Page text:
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Civilians Trapped In Pakistani War Zone Face Mounting Problems


Pakistani soldiers patrol through a destroyed bazaar in the main town of Miran Shah, North Waziristan on July 9, 2014.

Tens of thousands of civilians who are stuck in a northwestern tribal region of Pakistan face chronic food shortages and a lack of services as sporadic fighting between the military and Taliban militants continues.

Residents of remote regions in North Waziristan told RFE/RL's Radio Mashaal that the ongoing military offensive often results in civilian casualties and damage to civilian homes and shops.

Local officials estimate that some 200,000 civilians across North Waziristan’s nearly 5,000 square kilometer territory are unable to flee from the fighting.

Gul Azam, a resident of the village of Shakhimar, said that his family has gone hungry after running out of supplies.

"We have some people who need urgent medical help, but we cannot take them to hospitals,” he said. “None of us can hope to get any food after we finish all our supplies."

Men fleeing from the military offensive against Pakistani militants in North Waziristan queue to get relief handouts from a storage tent of the World Food Programme in Bannu.
Men fleeing from the military offensive against Pakistani militants in North Waziristan queue to get relief handouts from a storage tent of the World Food Programme in Bannu.

Sher Ayaz Khan, a resident Datta Khel, a town on the border with Afghanistan, said militants sometime hide in the empty houses of families who managed to escape after the offensive began, which often results in civilian casualties and the destruction of civilian homes as Pakistani airstrikes target the militants.

Khan said that his family went hungry for six days earlier this month.

"One day the military arrived in our village and gave us some rice,” he said. "We have no running water or electricity. It is nearly impossible to live here."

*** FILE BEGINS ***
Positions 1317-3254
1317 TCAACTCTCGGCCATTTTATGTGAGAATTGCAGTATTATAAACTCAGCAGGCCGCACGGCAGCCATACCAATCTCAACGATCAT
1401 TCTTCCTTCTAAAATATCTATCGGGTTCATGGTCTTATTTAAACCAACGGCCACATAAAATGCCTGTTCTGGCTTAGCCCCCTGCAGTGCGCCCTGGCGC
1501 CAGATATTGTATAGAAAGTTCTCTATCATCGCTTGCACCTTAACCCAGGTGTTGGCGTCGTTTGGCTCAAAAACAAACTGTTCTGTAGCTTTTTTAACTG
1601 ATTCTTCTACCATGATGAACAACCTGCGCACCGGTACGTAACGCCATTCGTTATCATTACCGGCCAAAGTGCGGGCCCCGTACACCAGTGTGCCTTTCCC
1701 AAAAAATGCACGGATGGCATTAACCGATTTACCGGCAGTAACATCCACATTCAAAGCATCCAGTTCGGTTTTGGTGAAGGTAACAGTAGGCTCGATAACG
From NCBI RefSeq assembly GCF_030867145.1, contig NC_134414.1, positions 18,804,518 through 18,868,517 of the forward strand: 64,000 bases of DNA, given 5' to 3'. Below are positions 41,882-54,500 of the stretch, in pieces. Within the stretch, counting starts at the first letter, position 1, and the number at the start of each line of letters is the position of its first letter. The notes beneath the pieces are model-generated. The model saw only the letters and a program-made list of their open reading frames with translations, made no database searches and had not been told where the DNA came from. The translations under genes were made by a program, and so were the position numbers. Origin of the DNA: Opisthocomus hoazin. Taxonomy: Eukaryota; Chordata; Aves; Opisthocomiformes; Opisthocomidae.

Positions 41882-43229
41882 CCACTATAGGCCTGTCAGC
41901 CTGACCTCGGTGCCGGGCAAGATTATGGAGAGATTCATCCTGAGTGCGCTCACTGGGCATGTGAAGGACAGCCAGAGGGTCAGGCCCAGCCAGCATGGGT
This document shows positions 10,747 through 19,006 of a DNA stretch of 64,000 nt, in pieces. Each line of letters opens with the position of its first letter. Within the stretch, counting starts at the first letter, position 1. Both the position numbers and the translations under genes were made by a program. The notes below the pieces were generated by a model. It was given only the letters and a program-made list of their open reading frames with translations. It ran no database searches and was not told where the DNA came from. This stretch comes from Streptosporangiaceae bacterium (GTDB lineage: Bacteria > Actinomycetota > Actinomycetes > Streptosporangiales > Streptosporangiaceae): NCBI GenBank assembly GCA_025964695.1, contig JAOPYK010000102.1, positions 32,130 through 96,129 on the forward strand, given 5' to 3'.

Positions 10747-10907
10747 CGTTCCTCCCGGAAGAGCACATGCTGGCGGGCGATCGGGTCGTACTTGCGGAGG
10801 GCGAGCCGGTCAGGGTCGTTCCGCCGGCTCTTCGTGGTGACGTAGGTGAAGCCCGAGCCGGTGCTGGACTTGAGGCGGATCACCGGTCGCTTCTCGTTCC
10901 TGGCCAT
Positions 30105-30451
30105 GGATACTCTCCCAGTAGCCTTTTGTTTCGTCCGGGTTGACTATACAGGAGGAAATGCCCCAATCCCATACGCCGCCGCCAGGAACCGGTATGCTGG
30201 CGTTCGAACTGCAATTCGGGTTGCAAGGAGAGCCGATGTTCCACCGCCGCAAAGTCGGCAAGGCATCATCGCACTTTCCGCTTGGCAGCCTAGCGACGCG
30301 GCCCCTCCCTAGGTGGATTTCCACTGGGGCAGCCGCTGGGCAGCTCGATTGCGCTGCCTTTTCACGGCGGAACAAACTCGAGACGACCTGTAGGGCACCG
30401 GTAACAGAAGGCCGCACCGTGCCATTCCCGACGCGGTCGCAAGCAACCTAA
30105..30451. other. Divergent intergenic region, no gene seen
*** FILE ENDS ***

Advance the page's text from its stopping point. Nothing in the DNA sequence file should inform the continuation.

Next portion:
Mohammad Rahim, another resident of Datta Khel, told Radio Mashaal that his children are sick from the stress of living under constant fear of fighting.

"The shelling and airstrikes can happen randomly, day or night."

Pakistani army Brigadier General Mukhtiar told Radio Mashaal that the military is doing its best to help the civilians still trapped in the region.

"Every resident of North Waziristan is entitled to the aid we are now giving to the displaced from the region," he said. "I call on the communities staying behind not to let the terrorists come into their homes and villages. This will protect their homes from destruction and they will also get all the government aid."

Pakistani soldiers patrol with an armoured vehicle in Miran Shah.
Pakistani soldiers patrol with an armoured vehicle in Miran Shah.

Recent reports estimate more than half a million civilians have left North Waziristan for the nearby districts of Bannu, Lakki Marwat, Karak and Dera Ismail Khan since the beginning of the military offensive in mid-June.

Officials had earlier reported the number to be nearly one million. An additional 100,000 North Waziristan residents have moved into the neighboring provinces of southeastern Afghanistan.

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